“I’ve seen the kind of show Sabrina can put on. It’s good, strong work. Right to the heart. Her talk is articulate, accessible, compassionate, and street level smart. She carries an important message, and she’s a perfectly lovely human being to work with.”
-KATE BORNSTEIN – author of “Gender Outlaw” and “Hello Cruel World, 101 Alternatives to Suicide for Freaks, Geeks and Other Outlaws


Depressive, self-destructive and suicidal thoughts are experienced by more than 50% of college students, yet nobody wants to talk about self-destruction in a real way. Often shamed, these self- destructive acts are simply claims of power over oneself – power that, if channeled, can be used to fuel other acts – artistic creation. In this workshop, we’ll talk about the truths that lie behind self-destructive acts; what it feels like, where it comes from, and why it is so socially acceptable. I will introduce students to several exercises that will reign in the power of their emotions and channel them into artistic creation.
Mental Health month

The hysterical woman, the strong and silent man, how do these stereotypes affect our self-destructive behaviors? History, hormones, cultural norms, sexual desires- all have their own separate affect on how we see ourselves, and how the world sees us. When sanity has long been defined by staying inside our gender norms, how do we define our own version of sane? In this workshop, we will look at how sanity has been defined for genders throughout history, how it’s being marketed to to us today, and how we can distinguish the roles we’ve been given.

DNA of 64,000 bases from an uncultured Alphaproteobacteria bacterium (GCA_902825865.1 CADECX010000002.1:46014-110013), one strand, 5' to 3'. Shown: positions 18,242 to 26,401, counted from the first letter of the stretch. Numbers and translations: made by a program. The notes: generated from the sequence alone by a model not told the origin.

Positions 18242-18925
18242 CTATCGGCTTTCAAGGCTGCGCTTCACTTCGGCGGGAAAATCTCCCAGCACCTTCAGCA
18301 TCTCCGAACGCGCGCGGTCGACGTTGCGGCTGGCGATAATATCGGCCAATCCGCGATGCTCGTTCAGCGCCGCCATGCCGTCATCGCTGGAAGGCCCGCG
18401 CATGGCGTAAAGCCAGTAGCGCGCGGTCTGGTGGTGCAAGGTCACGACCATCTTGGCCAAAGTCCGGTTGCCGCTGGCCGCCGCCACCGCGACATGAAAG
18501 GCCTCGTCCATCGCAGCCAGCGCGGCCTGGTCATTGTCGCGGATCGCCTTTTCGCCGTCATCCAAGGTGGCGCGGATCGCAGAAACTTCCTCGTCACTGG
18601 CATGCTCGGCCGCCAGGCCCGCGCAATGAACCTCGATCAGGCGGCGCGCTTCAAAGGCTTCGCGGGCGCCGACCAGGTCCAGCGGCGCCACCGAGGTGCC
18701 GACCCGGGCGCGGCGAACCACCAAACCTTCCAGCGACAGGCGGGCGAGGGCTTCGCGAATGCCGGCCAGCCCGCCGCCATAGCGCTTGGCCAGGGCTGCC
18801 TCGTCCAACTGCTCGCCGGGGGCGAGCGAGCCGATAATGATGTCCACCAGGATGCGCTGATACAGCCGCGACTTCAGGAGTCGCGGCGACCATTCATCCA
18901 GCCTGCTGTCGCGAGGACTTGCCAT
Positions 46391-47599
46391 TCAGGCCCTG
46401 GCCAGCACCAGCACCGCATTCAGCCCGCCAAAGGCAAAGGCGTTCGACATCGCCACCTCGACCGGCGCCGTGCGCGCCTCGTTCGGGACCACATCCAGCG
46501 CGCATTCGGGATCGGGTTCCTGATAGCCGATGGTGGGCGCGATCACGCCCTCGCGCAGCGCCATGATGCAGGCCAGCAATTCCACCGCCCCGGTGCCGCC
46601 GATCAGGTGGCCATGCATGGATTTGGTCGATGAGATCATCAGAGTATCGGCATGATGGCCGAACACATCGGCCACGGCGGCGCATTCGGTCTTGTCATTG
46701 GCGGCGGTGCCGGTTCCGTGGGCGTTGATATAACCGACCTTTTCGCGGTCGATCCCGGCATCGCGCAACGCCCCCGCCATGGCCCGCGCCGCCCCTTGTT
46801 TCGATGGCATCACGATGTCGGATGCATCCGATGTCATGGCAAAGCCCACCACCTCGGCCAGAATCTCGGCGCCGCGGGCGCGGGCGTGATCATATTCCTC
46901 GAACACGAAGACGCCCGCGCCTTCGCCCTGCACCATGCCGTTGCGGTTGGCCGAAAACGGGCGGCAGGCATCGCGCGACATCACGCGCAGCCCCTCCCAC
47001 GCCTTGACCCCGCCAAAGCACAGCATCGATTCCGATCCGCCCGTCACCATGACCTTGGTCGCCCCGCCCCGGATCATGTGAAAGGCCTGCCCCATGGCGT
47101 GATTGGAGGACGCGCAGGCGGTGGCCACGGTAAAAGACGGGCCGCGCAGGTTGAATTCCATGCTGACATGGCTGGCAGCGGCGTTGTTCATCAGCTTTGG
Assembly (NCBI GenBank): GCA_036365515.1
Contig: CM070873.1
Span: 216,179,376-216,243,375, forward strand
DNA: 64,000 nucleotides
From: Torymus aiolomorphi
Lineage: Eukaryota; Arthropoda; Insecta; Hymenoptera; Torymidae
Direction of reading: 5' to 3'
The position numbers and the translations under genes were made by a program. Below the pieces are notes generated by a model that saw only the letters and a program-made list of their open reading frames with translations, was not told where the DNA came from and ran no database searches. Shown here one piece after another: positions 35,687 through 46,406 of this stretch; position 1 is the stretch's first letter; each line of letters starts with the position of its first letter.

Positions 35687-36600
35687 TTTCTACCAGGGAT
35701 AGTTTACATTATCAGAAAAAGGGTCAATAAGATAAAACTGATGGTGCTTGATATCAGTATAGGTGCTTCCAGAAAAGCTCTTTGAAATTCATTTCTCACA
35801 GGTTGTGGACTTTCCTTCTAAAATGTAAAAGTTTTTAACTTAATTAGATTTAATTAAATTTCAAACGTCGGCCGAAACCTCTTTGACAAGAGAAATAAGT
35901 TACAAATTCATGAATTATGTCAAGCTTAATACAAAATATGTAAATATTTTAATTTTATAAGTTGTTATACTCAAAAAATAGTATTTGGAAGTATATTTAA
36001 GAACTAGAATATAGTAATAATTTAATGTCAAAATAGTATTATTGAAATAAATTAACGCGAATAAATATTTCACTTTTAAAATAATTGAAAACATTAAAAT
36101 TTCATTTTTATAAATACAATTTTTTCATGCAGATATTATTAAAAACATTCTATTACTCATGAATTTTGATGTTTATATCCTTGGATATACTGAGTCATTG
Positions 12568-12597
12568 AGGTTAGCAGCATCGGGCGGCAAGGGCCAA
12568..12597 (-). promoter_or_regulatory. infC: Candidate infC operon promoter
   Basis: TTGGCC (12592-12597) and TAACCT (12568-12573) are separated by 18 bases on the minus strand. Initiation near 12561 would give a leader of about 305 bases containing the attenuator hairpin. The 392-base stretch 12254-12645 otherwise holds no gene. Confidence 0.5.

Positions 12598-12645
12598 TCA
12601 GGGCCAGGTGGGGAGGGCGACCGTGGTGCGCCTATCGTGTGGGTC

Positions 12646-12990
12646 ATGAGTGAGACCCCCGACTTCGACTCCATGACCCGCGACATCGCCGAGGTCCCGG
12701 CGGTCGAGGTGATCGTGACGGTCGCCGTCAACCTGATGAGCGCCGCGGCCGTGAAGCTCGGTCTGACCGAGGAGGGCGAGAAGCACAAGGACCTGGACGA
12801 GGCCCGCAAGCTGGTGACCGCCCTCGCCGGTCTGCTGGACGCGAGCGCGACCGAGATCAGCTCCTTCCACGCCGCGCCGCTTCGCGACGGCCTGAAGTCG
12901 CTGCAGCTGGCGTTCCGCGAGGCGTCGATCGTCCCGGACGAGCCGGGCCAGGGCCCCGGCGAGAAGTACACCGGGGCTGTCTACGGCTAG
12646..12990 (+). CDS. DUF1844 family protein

Understanding our own mental health is hard enough, but how does the mental health of our culture affect us? America could be seen, especially in this looming election, as schizophrenic. In this workshop, we’ll be looking at the issues that make up our politics- race, class, culture, how they affect our mental health and learn skills to cope in this mad, mad world.

Many artists look to their own life in order to create- but what if this brings up painful issues? ‘Performing Pain’ is a workshop that talks about the fine line between creating art for a solitary self-exploration and creating art to communicate with the public. In it, we look at self- exploration both as an art and a self-reflective tool, and learn how to create while maintaining healthy boundaries.
National Poetry Month

While editing the stories in ‘Live Through This”, I noticed a series of themes inherent in the essays. Shame, political consciousness, isolation, power versus control: these are just some of the topics that are inherent in anyone’s self-destructive journey. This multi-media lecture is an incredible introduction to the book and the themes that appear in between the lines of each artists’ story. It consists of short readings,a 45 minute multi-media lecture, and a Q&A that always prompts an interesting dialogue.